An article in Health Affairs highlights the issue of Emergency departments (EDs) across the country being at their breaking points due to excessive boarding of patients waiting to be admitted to the hospital. But the true root of the lack of ED capacity is due to patients waiting in the ED until an inpatient bed becomes available. Boarding refers to this practice of holding admitted patients in the ED when there are no inpatient beds available. It occurs when patients present to the ED, either for an initial evaluation or after being transferred from another hospital, and then wait an extended period of time to move from the ED to a hospital ward.
Boarding is associated with several adverse outcomes including increased medical errors and death, likely because the ED is ill-equipped to provide longitudinal and focused inpatient care and attention is frequently diverted to new patients who present with undifferentiated conditions. Despite these trends, the fact that boarding occurs is not surprising. Rather, it has become an expected outcome of our customarily misaligned incentives in health care financing.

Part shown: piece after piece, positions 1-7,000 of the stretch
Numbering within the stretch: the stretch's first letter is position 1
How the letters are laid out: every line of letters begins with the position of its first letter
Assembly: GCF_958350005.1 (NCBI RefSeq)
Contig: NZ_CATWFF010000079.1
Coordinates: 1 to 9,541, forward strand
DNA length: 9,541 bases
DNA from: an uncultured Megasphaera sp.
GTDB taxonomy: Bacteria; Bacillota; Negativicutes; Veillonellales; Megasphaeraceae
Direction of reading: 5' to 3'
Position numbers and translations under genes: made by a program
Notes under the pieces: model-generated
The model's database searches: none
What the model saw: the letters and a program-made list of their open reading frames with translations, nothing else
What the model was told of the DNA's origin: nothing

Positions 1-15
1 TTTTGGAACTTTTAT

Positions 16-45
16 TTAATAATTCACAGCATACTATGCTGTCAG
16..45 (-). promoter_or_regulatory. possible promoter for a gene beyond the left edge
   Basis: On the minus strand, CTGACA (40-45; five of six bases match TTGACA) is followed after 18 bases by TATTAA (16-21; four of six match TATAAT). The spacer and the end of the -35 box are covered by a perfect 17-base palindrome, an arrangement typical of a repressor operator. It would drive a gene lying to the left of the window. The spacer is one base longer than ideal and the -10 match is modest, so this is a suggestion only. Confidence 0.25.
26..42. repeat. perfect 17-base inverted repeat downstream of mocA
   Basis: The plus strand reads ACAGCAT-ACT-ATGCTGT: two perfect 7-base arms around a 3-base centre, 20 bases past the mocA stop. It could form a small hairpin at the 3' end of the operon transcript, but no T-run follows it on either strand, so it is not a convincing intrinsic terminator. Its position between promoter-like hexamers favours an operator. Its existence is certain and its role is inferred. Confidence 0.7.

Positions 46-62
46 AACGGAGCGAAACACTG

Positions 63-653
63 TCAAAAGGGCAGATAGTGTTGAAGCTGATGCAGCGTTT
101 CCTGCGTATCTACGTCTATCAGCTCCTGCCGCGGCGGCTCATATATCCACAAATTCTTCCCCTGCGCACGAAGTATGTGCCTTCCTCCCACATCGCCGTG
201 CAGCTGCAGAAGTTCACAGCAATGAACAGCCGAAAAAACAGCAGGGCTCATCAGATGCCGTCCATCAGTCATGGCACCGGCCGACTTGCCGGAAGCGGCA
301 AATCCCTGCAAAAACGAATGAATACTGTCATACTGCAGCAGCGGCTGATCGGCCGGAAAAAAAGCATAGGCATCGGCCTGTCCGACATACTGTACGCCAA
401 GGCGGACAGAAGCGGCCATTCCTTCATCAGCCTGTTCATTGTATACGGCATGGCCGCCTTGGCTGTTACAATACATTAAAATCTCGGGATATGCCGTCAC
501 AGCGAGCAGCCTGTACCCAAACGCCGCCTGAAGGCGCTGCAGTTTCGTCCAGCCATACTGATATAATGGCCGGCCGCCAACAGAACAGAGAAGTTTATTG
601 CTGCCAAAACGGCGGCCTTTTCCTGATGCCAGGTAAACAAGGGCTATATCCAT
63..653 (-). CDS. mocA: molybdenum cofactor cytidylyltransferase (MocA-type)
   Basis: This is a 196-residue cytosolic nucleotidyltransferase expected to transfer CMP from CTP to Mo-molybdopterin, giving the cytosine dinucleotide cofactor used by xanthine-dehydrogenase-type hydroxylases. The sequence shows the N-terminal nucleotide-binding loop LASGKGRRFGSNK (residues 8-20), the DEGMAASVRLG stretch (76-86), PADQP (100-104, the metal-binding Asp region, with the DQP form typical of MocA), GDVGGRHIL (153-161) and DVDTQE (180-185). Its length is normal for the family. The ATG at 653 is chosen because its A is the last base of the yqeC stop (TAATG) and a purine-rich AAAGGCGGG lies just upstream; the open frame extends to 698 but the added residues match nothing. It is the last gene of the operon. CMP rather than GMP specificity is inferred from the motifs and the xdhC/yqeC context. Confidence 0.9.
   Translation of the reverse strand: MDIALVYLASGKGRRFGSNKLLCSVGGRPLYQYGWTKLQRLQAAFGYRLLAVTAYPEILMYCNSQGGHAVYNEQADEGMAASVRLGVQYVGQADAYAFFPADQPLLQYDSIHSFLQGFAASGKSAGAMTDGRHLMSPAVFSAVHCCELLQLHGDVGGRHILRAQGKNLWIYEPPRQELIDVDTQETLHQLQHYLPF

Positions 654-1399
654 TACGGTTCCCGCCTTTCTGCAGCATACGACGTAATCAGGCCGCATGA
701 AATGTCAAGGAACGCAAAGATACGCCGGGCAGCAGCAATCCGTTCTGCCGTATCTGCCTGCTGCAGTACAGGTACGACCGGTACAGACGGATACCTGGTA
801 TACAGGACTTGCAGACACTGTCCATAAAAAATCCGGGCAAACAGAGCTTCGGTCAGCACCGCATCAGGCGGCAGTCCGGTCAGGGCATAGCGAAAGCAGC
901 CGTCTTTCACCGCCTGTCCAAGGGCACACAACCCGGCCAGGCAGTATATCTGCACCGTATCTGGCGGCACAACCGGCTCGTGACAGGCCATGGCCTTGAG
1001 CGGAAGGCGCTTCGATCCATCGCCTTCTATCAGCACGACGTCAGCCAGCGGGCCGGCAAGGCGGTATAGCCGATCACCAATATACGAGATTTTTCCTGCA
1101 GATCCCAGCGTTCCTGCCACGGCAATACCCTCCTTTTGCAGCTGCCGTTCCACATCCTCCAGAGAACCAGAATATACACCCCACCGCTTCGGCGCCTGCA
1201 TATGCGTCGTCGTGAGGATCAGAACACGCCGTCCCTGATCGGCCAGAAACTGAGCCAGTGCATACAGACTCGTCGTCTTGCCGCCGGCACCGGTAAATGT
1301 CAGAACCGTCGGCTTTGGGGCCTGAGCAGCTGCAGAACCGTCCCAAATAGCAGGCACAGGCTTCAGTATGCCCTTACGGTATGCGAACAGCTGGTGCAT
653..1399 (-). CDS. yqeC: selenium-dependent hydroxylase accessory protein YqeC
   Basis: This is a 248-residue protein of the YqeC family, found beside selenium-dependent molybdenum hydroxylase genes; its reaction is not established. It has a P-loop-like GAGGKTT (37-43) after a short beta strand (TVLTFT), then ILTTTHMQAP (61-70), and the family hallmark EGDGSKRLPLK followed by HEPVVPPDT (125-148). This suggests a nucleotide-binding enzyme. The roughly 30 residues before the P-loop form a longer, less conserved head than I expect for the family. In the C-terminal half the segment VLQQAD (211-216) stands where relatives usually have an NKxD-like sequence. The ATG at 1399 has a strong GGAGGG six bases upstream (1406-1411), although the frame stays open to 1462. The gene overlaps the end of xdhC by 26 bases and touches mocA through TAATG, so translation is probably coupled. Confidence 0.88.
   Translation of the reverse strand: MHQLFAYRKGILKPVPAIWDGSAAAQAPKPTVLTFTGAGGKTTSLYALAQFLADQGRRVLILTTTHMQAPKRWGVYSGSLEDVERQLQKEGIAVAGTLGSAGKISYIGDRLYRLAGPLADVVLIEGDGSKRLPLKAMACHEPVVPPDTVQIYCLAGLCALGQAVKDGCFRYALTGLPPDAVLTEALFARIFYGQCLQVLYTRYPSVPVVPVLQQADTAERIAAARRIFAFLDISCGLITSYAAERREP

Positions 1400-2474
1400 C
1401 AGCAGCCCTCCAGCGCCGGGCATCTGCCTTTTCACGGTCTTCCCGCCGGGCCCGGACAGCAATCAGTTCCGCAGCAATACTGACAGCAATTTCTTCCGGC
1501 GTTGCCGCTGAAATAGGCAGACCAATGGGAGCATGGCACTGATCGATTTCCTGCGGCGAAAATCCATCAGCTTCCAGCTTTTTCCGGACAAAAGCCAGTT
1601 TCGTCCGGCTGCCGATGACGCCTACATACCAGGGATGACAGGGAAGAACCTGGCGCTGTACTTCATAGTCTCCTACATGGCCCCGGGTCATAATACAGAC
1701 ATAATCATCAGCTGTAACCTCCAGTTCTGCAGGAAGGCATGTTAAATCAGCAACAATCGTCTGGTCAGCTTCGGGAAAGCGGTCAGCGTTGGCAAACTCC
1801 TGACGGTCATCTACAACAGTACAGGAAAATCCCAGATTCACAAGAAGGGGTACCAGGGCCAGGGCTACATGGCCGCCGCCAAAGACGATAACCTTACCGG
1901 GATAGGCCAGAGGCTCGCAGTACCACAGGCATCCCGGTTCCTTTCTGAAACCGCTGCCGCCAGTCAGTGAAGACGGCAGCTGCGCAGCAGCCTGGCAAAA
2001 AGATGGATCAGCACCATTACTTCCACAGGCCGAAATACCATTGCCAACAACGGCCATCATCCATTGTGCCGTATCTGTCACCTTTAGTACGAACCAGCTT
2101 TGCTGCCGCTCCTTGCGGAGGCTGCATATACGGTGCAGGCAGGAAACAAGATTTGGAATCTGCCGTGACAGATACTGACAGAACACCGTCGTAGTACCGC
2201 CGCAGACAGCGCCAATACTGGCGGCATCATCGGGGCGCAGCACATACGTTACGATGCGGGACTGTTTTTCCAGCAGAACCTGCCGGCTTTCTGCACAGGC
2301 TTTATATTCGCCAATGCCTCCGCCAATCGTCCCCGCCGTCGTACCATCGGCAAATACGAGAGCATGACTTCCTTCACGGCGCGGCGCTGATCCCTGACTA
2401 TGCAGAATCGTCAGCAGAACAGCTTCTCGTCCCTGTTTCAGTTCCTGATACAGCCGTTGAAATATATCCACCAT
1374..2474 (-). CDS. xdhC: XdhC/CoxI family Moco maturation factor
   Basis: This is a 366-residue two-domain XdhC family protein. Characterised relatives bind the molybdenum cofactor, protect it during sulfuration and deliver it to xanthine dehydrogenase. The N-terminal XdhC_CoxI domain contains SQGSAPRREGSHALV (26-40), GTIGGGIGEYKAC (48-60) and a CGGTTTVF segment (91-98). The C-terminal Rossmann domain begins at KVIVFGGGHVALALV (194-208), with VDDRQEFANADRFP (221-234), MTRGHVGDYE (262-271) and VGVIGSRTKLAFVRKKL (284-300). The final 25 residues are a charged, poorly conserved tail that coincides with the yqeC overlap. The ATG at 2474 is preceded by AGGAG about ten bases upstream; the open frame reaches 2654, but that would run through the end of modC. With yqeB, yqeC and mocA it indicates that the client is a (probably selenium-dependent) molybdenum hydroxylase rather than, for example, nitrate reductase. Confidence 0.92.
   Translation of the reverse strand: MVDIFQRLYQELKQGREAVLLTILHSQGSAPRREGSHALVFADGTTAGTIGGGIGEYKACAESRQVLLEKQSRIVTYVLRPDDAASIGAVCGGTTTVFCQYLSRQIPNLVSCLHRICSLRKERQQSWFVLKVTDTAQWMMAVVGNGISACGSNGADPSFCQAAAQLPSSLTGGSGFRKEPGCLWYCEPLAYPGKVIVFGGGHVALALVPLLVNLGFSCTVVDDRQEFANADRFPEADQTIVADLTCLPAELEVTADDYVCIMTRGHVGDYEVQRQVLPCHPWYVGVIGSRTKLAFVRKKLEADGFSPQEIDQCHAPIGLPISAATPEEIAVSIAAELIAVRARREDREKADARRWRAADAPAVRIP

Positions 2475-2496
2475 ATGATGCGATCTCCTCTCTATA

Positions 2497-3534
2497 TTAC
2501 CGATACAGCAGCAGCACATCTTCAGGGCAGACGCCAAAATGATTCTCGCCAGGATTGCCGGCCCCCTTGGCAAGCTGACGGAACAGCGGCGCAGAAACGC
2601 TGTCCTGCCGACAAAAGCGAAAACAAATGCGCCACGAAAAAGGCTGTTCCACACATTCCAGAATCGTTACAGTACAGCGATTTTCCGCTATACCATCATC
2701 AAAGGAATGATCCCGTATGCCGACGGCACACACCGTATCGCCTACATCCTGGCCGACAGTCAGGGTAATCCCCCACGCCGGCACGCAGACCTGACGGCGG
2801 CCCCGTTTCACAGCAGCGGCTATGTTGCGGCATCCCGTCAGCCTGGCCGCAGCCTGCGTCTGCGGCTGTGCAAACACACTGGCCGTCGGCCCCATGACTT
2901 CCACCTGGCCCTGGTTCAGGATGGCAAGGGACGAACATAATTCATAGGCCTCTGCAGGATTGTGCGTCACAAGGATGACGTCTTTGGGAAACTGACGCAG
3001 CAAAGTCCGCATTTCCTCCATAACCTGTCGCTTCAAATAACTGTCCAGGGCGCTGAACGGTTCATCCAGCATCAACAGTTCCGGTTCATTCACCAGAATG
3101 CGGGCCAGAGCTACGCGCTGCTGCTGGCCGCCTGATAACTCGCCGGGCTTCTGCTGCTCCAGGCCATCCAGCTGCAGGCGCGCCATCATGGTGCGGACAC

The authors call on agencies such as CMS and accreditors such as the Joint Commission (as well as hospital quality raters such as US News and World Report and Leapfrog) must measure boarding and act on their findings.
- Despite CMS Reporting Policies, Emergency Department Boarding Is Still A Big Problem—The Right Quality Measures Can Help Fix It. Health affairs. March 29, 2022